The pain isn’t without beauty. Waiting for tumult to come rather than running or resisting is sometimes the best thing to do. I can live through the discomfort, can even find God, playing on the upswells, within it.

I want to tell you that I stayed on that patio until the rain came, until the clouds crested and covered me, forcing me inside. (Colorado rain is cold, after all.)

But I didn’t. I don’t know if it was the errands to be run this evening, or the movement away from the darkness a moment too soon. I felt peace getting up, peace in gathering my things. It didn’t feel like running, and I knew that raging at the storm would leave me as spent as my weeping had the night before. But I wasn’t certain what was my schedule and what was release. I wasn’t certain if I was leaving the poem of that patio before the last stanza was said.

I got into my car and drove back down the mountain, not to the valley but to the high plain. The whole time the dark mass of the storm tracked me to the west, its ominous presence less like mentor and more like menace. I felt myself wanting the storms wet fingers to grasp me at the pass, to close in and surround me at last. I wanted to tell you that I’d pressed fully into the discipline of waiting for the storm, that it caught me and changed me. I wanted the pretty ending to this post.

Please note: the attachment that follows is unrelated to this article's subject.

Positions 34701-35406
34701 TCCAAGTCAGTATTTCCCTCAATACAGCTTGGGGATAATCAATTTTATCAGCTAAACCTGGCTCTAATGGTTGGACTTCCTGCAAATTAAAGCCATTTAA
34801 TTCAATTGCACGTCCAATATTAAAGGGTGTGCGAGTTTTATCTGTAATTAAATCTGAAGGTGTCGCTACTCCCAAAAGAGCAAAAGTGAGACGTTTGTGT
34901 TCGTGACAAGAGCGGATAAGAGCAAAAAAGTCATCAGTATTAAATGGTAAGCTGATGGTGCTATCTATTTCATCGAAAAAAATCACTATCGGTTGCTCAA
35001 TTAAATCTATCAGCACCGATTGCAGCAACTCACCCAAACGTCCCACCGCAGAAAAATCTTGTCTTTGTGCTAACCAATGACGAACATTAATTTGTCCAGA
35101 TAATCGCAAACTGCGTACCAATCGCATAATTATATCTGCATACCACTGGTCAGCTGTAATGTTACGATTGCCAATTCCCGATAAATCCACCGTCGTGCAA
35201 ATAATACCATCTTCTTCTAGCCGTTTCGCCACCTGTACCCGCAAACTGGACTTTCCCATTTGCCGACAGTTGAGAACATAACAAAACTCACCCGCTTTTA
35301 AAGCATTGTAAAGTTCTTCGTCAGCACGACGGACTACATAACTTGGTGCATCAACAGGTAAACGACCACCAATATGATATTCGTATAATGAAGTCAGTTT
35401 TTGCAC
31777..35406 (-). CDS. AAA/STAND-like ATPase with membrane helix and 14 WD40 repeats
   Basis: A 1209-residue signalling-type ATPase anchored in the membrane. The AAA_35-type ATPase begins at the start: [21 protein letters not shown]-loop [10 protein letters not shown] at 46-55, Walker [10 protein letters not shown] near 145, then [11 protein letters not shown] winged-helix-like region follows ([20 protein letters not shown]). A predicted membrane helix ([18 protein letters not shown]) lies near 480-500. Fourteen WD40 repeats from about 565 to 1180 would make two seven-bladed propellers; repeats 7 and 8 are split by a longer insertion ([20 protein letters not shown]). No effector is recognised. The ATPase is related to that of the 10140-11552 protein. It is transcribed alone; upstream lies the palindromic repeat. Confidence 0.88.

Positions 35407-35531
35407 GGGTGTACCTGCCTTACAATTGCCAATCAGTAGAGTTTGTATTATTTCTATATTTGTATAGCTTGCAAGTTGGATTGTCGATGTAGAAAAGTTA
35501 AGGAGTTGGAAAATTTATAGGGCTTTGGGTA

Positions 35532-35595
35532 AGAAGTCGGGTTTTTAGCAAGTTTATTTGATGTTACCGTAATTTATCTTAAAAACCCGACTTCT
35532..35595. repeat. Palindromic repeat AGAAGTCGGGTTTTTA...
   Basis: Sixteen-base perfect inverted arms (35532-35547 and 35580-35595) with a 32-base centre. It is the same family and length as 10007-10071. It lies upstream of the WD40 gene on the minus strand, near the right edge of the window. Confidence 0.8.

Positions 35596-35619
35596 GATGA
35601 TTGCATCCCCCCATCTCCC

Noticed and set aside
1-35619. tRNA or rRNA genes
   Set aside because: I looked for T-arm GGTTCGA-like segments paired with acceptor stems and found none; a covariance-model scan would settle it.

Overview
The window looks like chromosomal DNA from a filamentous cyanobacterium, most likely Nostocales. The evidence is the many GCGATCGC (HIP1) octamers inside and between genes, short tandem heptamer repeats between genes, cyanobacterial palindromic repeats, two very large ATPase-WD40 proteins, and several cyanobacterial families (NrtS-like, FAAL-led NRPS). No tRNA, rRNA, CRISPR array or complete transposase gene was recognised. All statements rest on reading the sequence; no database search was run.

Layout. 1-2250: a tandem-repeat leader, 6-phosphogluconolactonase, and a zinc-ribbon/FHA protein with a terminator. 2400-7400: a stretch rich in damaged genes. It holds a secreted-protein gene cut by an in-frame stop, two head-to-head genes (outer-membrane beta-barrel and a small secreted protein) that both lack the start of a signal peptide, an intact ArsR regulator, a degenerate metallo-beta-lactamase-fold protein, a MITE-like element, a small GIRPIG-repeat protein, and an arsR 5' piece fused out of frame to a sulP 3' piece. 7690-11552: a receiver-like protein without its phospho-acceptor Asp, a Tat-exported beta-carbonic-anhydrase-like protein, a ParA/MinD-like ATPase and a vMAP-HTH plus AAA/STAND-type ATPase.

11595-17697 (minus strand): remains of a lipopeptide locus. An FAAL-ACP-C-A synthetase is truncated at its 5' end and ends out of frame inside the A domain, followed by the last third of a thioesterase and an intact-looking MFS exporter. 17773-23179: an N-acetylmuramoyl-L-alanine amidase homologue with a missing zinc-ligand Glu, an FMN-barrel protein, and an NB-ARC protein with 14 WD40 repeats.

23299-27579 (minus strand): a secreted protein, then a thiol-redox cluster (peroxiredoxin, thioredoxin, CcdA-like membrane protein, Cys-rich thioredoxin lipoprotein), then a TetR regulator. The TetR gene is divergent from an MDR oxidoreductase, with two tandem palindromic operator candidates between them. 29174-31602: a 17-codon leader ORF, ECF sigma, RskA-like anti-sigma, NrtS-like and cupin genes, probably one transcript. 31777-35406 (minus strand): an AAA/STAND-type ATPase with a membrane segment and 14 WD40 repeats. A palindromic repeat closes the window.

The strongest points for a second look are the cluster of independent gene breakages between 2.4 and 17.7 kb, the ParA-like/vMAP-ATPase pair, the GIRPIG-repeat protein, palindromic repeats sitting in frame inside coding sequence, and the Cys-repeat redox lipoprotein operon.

Instead, as I sit at my desk at home, the storm is gathering again here. The grey clouds are threatening, but no rain has come. Apparently, the discipline isn’t done with me yet. There is more to hear of God’s heart in this bright darkness (to butcher the image of the luminous book I’ve been reading). There is something of waiting as the horizon darkens that is teaching me something true—about Him, about the world, about myself.

I rummaged through my things to find the rest of the poem I thought I disliked. “Let Evening Come.” Kenyon’s stanzas are full of surrender and strength. After my afternoon on the cusp of storm clouds, I feel those three words thrumming in me like lightning, the touch of heavens to earth.